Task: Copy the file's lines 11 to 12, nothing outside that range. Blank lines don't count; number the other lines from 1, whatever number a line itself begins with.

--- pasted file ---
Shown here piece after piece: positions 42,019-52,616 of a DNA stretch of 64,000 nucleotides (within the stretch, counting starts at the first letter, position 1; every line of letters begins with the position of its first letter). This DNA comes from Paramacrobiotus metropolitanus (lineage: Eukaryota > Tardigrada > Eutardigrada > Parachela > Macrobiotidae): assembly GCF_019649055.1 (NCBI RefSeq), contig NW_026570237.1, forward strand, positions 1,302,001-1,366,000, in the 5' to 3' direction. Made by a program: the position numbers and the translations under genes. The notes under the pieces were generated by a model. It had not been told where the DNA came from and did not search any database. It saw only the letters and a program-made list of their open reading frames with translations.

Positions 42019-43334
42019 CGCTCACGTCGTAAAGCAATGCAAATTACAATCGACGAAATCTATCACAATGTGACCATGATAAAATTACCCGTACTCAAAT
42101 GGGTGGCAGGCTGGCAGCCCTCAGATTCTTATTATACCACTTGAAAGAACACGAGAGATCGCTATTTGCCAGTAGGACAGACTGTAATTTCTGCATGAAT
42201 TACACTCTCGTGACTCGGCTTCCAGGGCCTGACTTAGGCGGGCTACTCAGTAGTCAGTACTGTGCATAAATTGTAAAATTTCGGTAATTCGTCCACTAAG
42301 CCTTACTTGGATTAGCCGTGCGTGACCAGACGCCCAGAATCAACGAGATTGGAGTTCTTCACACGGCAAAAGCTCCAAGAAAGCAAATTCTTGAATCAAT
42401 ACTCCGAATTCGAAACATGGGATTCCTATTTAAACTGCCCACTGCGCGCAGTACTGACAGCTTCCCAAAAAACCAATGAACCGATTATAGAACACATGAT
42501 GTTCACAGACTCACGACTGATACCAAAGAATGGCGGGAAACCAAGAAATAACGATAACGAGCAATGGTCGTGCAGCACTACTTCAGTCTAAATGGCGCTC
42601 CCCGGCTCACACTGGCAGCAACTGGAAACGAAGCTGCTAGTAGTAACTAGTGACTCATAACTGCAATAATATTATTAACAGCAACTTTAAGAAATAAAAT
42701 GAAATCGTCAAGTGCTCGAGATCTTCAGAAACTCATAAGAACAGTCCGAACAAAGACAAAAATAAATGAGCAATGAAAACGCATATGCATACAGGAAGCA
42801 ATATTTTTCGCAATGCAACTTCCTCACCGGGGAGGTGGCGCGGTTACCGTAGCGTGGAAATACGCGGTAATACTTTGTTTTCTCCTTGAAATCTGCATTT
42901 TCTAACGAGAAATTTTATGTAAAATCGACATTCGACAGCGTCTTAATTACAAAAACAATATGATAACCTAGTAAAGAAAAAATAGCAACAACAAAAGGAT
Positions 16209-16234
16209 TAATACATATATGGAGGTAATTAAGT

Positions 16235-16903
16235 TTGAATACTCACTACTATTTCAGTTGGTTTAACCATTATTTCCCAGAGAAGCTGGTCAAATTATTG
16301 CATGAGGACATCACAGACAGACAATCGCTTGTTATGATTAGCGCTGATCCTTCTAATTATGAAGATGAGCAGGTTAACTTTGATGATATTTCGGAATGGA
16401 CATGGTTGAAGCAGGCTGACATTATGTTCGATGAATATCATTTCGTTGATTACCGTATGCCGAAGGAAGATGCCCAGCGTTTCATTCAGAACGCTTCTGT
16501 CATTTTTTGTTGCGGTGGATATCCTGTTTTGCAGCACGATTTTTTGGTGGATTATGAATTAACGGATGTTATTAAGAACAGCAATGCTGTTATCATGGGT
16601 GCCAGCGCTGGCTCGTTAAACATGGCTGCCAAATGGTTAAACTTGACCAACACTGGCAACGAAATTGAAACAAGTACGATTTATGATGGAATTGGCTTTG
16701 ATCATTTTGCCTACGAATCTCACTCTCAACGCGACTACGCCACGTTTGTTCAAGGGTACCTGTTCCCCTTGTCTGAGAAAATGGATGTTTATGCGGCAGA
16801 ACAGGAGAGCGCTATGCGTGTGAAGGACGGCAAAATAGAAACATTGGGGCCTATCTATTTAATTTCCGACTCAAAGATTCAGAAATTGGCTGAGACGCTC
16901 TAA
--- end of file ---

42801 ATATTTTTCGCAATGCAACTTCCTCACCGGGGAGGTGGCGCGGTTACCGTAGCGTGGAAATACGCGGTAATACTTTGTTTTCTCCTTGAAATCTGCATTT
42901 TCTAACGAGAAATTTTATGTAAAATCGACATTCGACAGCGTCTTAATTACAAAAACAATATGATAACCTAGTAAAGAAAAAATAGCAACAACAAAAGGAT